According to Polygon, a jury has awarded $500 million to Zenimax after evaluating the company’s numerous claims that Oculus built its VR headset using technology and information illegitimately obtained from Zenimax.
In closing arguments last week, Zenimax asked the jury to award the company $2 billion in compensation and an additional $2 billion in punitive damages.
Instead, after two and a half days of deliberation, the jury awarded Zenimax just $500 million after ruling that Oculus did not misappropriate trade secrets, but that Oculus co-founder Palmer Luckey had in fact violated a non-disclosure agreement.
As such, Oculus is on the line for $200 million for the broken NDA, in addition to $50 million owed for copyright infringement and another $50 million for false designation.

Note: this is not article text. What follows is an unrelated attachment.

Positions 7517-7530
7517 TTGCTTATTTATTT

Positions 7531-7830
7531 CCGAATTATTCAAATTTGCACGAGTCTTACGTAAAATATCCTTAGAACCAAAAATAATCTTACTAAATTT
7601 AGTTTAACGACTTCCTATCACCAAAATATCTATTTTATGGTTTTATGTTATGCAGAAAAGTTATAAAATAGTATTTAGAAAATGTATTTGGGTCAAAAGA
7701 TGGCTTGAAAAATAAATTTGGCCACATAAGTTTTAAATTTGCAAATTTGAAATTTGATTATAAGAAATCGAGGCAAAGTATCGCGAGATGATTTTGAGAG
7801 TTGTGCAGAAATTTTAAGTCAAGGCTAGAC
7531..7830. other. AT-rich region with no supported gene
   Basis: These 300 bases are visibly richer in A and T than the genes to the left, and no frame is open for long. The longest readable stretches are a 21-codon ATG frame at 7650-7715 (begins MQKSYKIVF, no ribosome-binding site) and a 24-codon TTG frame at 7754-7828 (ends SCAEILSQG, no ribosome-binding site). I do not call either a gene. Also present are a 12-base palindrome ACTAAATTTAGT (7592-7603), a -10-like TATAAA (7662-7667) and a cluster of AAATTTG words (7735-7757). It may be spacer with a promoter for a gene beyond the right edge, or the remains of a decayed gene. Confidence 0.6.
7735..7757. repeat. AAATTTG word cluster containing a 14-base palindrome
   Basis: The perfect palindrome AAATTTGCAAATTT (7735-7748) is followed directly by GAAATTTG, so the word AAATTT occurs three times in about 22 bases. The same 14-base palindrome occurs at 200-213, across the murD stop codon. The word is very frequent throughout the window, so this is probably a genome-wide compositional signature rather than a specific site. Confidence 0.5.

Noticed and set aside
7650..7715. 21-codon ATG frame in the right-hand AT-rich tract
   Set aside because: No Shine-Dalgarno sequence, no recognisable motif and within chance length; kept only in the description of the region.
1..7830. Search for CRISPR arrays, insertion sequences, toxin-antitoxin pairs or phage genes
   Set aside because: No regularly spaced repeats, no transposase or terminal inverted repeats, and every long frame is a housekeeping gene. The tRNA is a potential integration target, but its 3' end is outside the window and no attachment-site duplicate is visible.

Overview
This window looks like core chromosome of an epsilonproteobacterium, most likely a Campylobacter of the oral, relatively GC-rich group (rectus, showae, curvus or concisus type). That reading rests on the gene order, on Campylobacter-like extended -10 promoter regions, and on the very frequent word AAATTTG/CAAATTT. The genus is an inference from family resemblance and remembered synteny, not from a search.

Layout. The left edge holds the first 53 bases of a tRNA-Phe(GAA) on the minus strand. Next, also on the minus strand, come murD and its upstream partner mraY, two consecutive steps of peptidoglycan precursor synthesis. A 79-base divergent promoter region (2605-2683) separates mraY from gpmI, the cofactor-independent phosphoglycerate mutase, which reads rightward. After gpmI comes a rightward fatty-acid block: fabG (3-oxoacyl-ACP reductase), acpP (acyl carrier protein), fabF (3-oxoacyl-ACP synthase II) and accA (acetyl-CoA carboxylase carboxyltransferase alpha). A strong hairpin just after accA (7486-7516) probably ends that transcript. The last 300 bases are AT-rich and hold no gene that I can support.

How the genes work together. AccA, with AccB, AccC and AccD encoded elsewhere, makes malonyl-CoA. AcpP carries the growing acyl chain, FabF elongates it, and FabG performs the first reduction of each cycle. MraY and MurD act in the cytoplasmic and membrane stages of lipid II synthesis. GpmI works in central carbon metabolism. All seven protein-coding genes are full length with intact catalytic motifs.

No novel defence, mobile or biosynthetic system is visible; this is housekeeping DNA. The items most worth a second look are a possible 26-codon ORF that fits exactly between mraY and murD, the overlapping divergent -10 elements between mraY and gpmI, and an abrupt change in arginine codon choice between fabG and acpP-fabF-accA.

The two co-founders are responsible for covering the remainder, with Palmer Luckey and Brendan Iribe owing $50 million and $150 million respectively, also for false designation.
The case has been slowly building momentum since Zenimax first filed the lawsuit against Oculus back in 2014. At the time, Zenimax claimed that Luckey and Oculus unlawfully exploited and infringed on its intellectual property. The company said that Oculus’ VR technology was built on “trade secrets, copyrighted computer code, and technical know-how” originally developed by Zenimax and obtained illegitimately by Oculus.
Last week, both sides presented closing arguments to the court. The jury was expected to deliver a verdict by January 30, but instead the group mulled over the details for two and a half days to arrive at today’s final decision.